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The Dunedin, Christchurch and Auckland metropolitan museums plan another approach to the Government seeking funds to support their internationally important collections.
Another submission would be made in the next few months to relevant government departments and the Government.
"I’m always hopeful of a positive result, but I think there’s still some mahi [work] to do before we get over the line," he said.
The three museums were continuing to craft a joint proposal.
A key equity issue was that Te Papa and the three metropolitan museums all safeguarded internationally significant collections, but the Government did not provide operational funding for the three institutions in Dunedin, Christchurch and Auckland.
About three-quarters of New Zealand’s "national collection" was effectively held by those three museums, "and we’re all funded by ratepayers", Dr Griffin said.
The Otago Museum’s needs were relatively modest, and a million dollars of operational funding support would make a huge difference.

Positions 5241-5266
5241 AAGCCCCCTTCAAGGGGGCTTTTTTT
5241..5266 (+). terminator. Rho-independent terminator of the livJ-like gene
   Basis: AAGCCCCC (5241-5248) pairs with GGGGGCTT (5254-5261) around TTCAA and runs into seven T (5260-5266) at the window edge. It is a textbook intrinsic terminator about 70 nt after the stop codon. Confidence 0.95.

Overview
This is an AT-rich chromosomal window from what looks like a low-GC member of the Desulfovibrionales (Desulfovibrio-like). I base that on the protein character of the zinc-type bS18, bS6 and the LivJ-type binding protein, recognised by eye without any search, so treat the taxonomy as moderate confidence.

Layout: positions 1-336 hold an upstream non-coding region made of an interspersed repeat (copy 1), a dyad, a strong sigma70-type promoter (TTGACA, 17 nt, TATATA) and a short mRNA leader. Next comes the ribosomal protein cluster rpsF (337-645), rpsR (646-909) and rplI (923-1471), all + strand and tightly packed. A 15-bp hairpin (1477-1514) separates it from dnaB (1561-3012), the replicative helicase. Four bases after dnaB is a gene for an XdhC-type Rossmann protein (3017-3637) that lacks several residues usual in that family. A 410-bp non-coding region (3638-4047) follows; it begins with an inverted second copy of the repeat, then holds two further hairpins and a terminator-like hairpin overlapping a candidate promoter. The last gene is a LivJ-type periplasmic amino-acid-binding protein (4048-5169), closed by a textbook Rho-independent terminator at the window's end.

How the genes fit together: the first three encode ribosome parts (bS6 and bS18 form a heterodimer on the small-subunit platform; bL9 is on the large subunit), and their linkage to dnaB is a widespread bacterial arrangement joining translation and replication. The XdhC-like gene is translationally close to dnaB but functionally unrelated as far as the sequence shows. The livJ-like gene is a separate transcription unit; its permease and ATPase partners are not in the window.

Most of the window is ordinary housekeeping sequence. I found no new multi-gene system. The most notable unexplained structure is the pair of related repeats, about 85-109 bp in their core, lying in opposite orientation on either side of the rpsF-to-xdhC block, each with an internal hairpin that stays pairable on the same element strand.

There were security and other benefits, including better earthquake protection, in having many of the nation’s treasures safeguarded by institutions throughout the country.
However, operational support for the Otago Museum was provided only by the Dunedin City Council and other contributing councils, despite the importance of the museum’s treasures.
Dr Griffin was still concerned that although the museum had benefited from the wage subsidy during the Covid-19 pandemic, the metropolitan museums had otherwise fallen between the specific Government support which had been organised for small museums, and the extra funding for Te Papa.
He was encouraged that the directors of the three metropolitan institutions had joined forces, and media attention had been gained.
It could take a "long haul" of up to two years to resolve the issues, but he hoped it would not be that long.